Both political elites and the wider public were shocked to discover that the architecture of the euro area was so vulnerable as to risk a dramatic collapse in hard times. Only a few years later, the shortcomings of the Schengen system exposed yet another vulnerability of the EU system when large numbers of refugees made their way into Europe. Germans had never had a stronger belief that their country’s economic and political prowess was inextricably linked to the entire union’s vitality. The crisis years will also be remembered as largely overlapping with the chancellorship of Angela Merkel. She no doubt played a key role in keeping the union together, but never really managed to go beyond this by fixing the problems that held it back.
One reason for this failure to translate German power into European strength has little to do with the weakness of Germany’s partners – even if this idea has created a powerful narrative in Germany. Indeed, a key factor has been Berlin’s inability to navigate a highly politicised EU environment. Handling EU politics in the crisis years meant embracing a new inner logic: events of the era were driven much less by the creation of laws than by political manoeuvres – a reality that successive Merkel governments have never fully understood. In comparison to EU member states that had long witnessed the contestation of EU politics at home, Germany was the new kid on the block. In 2018 Alternative for Deutschland entered the Bundestag with force, becoming the largest opposition group in parliament and challenging the EU consensus in unprecedented ways.
That is why one can identify the start of a third phase of integration in 2018. In Germany, this phase will be marked by the departure of Merkel at the end of her current term, if not earlier. It will be defined by the first example of European disintegration, with the United Kingdom likely to crash out of the union. And, as far as Germany is concerned, it might be a period that reconciles the legal mode of EU reform in the 1990s with the heavily political crisis years, pushing future German governments to take a more realistic approach to the politics of European integration.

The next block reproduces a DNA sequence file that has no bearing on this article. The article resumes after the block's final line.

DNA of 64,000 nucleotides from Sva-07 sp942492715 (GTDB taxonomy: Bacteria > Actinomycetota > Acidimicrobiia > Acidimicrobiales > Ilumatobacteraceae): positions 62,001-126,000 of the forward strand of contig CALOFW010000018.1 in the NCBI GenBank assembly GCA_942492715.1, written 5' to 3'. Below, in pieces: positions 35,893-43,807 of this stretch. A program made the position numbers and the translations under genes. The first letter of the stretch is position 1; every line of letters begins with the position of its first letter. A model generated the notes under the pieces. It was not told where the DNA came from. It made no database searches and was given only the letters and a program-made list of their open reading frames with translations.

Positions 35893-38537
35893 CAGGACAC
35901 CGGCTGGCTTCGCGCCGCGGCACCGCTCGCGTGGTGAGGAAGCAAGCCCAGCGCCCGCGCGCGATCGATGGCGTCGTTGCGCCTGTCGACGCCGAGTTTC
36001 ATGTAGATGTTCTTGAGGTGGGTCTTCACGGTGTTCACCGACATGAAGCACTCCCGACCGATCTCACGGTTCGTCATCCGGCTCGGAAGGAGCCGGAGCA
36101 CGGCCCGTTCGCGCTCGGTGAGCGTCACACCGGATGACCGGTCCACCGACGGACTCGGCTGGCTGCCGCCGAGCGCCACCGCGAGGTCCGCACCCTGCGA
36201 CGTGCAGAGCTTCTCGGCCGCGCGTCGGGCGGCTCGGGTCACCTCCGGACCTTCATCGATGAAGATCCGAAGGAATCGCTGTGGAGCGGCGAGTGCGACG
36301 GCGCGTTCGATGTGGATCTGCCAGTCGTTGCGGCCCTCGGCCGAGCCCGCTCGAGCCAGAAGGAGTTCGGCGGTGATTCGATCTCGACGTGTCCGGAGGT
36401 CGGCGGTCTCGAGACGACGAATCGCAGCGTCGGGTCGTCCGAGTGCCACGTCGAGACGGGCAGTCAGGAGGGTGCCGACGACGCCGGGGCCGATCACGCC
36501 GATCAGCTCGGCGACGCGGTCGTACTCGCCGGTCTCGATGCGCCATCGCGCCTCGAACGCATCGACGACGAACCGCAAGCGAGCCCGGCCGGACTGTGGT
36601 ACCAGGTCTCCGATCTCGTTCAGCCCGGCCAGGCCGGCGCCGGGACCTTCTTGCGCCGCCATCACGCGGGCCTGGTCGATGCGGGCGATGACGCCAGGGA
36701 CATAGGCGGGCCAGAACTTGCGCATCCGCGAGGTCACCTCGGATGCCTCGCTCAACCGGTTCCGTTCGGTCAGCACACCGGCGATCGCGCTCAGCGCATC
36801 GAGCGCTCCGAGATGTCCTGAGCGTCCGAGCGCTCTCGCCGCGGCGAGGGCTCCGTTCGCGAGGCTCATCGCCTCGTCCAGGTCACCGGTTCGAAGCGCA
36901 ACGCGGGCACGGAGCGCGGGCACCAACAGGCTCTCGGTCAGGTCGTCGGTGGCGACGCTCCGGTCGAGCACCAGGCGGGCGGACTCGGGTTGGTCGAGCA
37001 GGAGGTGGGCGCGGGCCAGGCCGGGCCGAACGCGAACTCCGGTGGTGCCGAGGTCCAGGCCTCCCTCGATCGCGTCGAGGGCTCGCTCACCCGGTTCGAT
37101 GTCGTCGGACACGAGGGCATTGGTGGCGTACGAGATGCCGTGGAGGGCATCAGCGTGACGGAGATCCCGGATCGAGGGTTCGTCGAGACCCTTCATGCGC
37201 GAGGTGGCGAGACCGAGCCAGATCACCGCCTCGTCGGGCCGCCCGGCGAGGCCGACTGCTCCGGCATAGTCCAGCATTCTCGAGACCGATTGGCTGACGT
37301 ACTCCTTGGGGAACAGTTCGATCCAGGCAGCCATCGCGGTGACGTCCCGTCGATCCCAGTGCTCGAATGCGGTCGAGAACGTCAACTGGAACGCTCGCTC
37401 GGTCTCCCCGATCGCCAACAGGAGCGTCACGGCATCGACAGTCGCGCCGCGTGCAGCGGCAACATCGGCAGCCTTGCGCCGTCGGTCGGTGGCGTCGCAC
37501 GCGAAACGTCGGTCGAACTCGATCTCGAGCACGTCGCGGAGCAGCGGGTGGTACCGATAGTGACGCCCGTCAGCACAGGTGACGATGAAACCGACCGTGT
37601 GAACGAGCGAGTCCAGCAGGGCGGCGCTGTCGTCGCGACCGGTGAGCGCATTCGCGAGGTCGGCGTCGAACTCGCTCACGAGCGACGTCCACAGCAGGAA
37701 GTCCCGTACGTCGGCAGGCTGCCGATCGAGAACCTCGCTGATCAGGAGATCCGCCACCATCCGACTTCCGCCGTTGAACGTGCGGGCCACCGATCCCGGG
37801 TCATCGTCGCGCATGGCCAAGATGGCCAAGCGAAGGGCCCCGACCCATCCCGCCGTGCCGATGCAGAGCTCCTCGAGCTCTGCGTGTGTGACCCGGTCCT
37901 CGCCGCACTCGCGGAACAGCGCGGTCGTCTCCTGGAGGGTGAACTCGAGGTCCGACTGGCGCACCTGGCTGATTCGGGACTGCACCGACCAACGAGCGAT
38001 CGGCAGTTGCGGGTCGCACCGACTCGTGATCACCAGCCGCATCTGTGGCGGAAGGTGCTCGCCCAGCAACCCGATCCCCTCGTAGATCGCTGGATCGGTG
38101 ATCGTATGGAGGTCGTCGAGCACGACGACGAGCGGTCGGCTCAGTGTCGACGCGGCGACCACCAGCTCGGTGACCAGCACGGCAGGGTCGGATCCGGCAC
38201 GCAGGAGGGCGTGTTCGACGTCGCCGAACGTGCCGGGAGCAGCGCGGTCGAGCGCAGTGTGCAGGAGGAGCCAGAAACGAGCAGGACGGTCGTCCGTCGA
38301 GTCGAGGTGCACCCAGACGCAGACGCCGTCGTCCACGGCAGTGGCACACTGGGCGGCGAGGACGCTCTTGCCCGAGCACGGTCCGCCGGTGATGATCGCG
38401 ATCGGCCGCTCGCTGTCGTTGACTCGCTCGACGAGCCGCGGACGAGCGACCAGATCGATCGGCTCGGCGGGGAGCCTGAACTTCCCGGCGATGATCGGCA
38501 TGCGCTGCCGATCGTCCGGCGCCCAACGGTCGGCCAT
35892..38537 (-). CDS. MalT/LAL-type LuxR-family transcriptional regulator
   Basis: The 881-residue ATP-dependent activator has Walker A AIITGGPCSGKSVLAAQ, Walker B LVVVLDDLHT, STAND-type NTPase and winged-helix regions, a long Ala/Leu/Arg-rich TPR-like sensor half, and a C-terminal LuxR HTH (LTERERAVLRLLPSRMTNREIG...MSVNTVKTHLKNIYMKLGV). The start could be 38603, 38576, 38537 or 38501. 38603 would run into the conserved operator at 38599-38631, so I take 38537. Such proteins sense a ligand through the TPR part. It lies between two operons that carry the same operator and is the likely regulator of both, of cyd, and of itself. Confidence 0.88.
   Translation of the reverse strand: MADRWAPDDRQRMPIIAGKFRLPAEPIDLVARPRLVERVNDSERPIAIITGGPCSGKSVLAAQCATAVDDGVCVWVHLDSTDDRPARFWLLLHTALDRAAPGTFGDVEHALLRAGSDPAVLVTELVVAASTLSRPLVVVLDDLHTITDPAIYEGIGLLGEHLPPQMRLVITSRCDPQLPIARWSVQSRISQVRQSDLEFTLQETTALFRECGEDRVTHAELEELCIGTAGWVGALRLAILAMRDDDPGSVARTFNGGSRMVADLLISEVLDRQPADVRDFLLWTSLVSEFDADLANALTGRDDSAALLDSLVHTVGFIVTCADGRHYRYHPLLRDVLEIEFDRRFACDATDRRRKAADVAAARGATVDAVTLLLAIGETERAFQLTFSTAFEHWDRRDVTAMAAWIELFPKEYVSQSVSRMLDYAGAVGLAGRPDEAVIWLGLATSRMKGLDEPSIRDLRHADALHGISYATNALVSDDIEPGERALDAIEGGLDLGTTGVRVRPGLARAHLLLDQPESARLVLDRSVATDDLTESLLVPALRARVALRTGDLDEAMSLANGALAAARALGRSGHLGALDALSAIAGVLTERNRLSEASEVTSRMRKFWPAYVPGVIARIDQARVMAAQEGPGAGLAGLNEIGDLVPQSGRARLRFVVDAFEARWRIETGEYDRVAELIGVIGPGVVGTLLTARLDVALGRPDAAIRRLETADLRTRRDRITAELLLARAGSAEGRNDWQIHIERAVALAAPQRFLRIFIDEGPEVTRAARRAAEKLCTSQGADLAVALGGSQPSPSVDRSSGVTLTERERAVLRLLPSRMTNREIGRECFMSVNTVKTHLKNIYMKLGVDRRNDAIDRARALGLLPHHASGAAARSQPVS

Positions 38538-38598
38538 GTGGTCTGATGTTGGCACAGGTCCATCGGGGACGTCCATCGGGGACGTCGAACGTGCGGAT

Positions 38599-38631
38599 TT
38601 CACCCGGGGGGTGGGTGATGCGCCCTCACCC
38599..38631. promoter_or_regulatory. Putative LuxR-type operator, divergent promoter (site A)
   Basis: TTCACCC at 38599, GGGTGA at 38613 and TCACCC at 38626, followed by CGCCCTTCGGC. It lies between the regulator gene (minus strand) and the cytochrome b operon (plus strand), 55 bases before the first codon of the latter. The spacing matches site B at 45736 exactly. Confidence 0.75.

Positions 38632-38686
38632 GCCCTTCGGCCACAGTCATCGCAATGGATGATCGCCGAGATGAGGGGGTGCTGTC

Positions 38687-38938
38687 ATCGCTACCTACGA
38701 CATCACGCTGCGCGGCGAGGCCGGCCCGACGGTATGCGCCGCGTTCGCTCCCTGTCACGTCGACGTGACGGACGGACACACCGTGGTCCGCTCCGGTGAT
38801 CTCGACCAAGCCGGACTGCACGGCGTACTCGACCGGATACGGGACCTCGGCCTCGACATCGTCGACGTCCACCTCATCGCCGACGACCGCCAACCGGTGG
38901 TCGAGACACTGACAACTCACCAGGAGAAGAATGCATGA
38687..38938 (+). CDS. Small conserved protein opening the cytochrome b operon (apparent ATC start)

Arguably, such normalisation of Germany’s outlook on EU affairs will make it more difficult to fire up the Franco-German engine. In his September 2017 speech at the Sorbonne, French President Emmanuel Macron expressed greater ambition than his counterpart on the other side of the Rhine. Nonetheless, Berlin has perhaps not fully understood his approach. Yes, Macron is more of a visionary than Merkel – but, more importantly, he approaches the EU as a political game that plays out in various arenas.
From this perspective, political Europe is perhaps less likely to propel joint Franco-German initiatives than it has in the past, as there are significant differences between political sentiment in France and that in Germany. Of course, this has always been the case. However, as European integration once followed a different logic, these differences did not really matter but rather helped the Franco-German engine productively reconcile various camps within the EU. In today’s politicised EU, Macron increasingly looks to create majorities that cross political lines in other EU member states. This, then, suggests that the third phase of Europeanisation is already in full swing – and that France and Germany will have to find a new joint modus operandi.
The European Council on Foreign Relations does not take collective positions. ECFR publications only represent the views of their individual authors.